3 Easy Ways to Make the Most of Summer’s Bounty of Fruits and Vegetables

by Gina Blitstein · 0 comments

Summer brings a bounty of fresh fruits and vegetables. Whether you grow some in your own garden, buy from farm stands and farmers’ markets or take advantage of the variety and lower prices at your grocery store, there’s an abundance available. Frugal folks use this yearly opportunity to get fresh produce while the gettin’ is good.

While it’s great to have an abundance, the challenge is to make the most of this bounty of produce, enjoying it as long as possible. The fact is, you can rarely consume all that you have and when you’re facing yet another bushel of tomatoes or you’re up to your eyes in strawberry shortcake, you may find yourself wishing for some alternatives to using it all right now.

Let’s explore some practical things to do with fresh produce so you can make the most of Summer’s bountiful produce:

1. Share it

Before you plant your garden, talk to your neighbors, friends or family who grow produce and coordinate what you plant so you can share your harvests. When the gardens start producing, give away some of your tomatoes in exchange for some of the other gardeners’ zucchini and green beans. Then no one is inundated with more of any one thing than they reasonably can use.

2. Plan for it

Search out recipes and different preparation methods for those fruits and vegetables you anticipate having in abundance. A fresh approach will make eating the same fruits and vegetables more appealing.

Here are two outside-the-box ideas for zucchini I’ve come across:

  1. Using a machine called a spiral slicer which makes long ‘spaghetti’ strands out of zucchini, it could be cooked and served as pasta, rather than grilled or sauteed.
  2. Shredded zucchini can be added to recipes as diverse as cheesy casseroles, quick breads and chocolate cake, adding moisture and nutty flavor.

3, Freeze it

Vegetables

The key to well-frozen vegetables is blanching. Blanching is a process of briefly plunging clean vegetables, cut to the desired size, into boiling, lightly salted water, then removing them to an ice bath until cool. Boil one gallon of water for each pound of vegetables. Blanch vegetables between 1 and 2 minutes, depending on how quickly they normally cook. That is to say, one minute for quick-cooking vegetables like broccoli and two minutes for longer-cooking vegetables, like green beans. This process locks in the nutrients and color. Spread the cooled vegetables on paper towels to dry. When they’re completely dry, place them on a baking sheet in a single layer and freeze. Once frozen, place in freezer bags or containers and store in the freezer.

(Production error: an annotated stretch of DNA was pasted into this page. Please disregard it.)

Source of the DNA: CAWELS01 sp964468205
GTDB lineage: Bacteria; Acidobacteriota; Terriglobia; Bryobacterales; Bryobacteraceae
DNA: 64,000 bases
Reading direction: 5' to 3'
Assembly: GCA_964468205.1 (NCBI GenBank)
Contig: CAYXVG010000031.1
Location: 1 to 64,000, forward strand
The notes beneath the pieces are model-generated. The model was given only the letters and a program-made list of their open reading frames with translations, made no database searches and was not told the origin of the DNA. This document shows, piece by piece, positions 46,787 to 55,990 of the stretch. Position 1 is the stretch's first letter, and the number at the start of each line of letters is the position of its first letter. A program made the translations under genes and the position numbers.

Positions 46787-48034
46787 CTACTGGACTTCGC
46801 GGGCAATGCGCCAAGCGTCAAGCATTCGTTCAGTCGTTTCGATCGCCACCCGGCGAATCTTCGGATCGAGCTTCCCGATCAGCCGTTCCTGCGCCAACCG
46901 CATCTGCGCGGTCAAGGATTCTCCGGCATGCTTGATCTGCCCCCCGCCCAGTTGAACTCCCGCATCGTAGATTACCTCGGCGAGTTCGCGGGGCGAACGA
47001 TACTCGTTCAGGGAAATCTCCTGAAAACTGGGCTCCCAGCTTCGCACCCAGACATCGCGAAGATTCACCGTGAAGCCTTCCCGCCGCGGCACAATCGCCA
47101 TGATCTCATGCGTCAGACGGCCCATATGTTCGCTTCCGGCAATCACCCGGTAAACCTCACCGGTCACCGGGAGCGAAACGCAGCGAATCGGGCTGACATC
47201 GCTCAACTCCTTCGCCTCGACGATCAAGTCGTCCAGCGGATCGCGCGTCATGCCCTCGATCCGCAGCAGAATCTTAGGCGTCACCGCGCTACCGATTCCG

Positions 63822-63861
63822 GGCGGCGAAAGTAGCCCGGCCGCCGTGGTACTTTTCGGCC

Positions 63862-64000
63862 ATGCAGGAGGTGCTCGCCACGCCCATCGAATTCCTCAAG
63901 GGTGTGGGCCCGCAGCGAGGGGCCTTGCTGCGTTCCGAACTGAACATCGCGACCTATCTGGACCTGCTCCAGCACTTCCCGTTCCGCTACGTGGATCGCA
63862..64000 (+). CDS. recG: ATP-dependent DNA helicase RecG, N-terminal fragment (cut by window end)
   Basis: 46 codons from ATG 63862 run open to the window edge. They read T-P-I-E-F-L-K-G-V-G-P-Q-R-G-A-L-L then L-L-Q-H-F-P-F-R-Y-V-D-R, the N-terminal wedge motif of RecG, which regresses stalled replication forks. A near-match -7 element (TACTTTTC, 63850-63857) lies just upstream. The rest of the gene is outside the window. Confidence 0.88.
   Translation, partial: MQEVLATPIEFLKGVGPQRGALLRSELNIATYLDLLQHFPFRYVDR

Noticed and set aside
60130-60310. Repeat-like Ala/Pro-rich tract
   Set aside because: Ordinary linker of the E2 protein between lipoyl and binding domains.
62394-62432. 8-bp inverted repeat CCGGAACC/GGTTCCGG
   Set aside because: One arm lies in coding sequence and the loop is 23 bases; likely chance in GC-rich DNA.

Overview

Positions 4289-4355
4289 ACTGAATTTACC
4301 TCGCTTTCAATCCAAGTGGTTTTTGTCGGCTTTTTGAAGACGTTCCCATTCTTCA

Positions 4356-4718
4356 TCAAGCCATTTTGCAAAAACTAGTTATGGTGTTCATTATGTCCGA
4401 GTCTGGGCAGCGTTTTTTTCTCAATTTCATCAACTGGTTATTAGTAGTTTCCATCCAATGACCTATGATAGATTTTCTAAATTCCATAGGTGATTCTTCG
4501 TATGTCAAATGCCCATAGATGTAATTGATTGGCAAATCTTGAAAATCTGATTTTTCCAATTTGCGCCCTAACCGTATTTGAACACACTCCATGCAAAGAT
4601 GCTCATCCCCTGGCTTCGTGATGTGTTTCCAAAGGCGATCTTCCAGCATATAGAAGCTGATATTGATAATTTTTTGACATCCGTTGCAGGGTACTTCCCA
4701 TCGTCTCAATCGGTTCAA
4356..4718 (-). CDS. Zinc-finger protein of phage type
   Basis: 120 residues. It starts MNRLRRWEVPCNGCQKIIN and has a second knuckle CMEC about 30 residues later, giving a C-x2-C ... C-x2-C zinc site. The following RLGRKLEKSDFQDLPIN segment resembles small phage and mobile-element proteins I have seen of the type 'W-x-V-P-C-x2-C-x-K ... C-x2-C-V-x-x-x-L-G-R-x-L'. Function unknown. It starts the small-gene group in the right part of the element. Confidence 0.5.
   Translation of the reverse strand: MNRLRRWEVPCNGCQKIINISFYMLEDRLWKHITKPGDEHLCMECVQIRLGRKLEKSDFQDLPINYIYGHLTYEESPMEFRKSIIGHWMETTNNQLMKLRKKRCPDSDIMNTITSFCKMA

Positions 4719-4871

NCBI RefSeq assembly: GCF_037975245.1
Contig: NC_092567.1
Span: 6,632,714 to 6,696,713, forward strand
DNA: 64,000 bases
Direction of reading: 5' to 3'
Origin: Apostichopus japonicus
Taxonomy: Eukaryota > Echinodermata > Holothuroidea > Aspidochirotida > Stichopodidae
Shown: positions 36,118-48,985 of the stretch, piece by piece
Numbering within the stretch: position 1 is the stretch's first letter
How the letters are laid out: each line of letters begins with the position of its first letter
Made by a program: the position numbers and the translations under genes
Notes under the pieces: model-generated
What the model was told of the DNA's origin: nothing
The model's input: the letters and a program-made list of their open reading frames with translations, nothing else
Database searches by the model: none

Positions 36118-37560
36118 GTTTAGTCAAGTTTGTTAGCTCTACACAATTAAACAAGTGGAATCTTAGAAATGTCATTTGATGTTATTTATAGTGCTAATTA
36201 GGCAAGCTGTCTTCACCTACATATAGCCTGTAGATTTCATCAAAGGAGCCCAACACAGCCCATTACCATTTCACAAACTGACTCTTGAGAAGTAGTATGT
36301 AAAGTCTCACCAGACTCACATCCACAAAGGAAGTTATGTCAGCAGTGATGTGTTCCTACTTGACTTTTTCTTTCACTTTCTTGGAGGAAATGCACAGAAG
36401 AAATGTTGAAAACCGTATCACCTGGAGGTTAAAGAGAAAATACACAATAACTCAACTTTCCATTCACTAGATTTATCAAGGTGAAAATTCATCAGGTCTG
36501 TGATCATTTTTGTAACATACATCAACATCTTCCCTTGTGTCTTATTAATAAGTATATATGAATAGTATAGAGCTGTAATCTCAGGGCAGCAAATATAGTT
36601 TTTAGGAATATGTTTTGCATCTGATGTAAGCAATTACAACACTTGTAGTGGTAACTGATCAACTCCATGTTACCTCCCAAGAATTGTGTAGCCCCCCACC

Fruits

Fruits don’t need to be blanched before freezing. As with vegetables, wash, slice as desired, dry on paper towels, freeze in a single layer on a baking sheet, then transfer to a container and store in the freezer. Frozen fruit is best served while still partially frozen.

For fruits that tend to turn brown when sliced, like apples or peaches, treat them first with an ascorbic acid wash. Ascorbic acid is simply Vitamin C and is available in grocery and drug stores. To make an ascorbic acid wash, dissolve 1/2 teaspoon of ascorbic acid in 3 tablespoons water. Sprinkle this mixture over the cut fruit, then proceed as above from drying.

Prepared foods

Anything you make with your fresh produce, from spaghetti sauce to baked goods can be frozen for later use, further extending the life of your produce.

Without the specialized equipment and knowledge necessary to preserve produce by canning or dehydration, these tips will help you to enjoy Summer’s bounty to the fullest extent.

Bonus Tip:

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